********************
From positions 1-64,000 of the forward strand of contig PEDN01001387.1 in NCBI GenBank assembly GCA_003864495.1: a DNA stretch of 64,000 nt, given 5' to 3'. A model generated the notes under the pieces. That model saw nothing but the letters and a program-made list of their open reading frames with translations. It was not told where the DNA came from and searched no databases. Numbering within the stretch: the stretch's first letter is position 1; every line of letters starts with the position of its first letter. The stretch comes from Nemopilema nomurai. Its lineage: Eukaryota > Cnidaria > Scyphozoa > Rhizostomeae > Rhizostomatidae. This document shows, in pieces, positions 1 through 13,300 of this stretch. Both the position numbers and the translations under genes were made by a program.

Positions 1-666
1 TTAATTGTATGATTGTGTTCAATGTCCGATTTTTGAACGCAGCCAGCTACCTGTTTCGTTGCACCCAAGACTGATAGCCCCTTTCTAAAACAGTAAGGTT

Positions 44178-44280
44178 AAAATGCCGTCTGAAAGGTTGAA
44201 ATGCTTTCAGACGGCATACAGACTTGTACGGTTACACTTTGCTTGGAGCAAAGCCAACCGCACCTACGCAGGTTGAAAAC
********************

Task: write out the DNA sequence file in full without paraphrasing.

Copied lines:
From positions 1-64,000 of the forward strand of contig PEDN01001387.1 in NCBI GenBank assembly GCA_003864495.1: a DNA stretch of 64,000 nt, given 5' to 3'. A model generated the notes under the pieces. That model saw nothing but the letters and a program-made list of their open reading frames with translations. It was not told where the DNA came from and searched no databases. Numbering within the stretch: the stretch's first letter is position 1; every line of letters starts with the position of its first letter. The stretch comes from Nemopilema nomurai. Its lineage: Eukaryota > Cnidaria > Scyphozoa > Rhizostomeae > Rhizostomatidae. This document shows, in pieces, positions 1 through 13,300 of this stretch. Both the position numbers and the translations under genes were made by a program.

Positions 1-666
1 TTAATTGTATGATTGTGTTCAATGTCCGATTTTTGAACGCAGCCAGCTACCTGTTTCGTTGCACCCAAGACTGATAGCCCCTTTCTAAAACAGTAAGGTT

Positions 44178-44280
44178 AAAATGCCGTCTGAAAGGTTGAA
44201 ATGCTTTCAGACGGCATACAGACTTGTACGGTTACACTTTGCTTGGAGCAAAGCCAACCGCACCTACGCAGGTTGAAAAC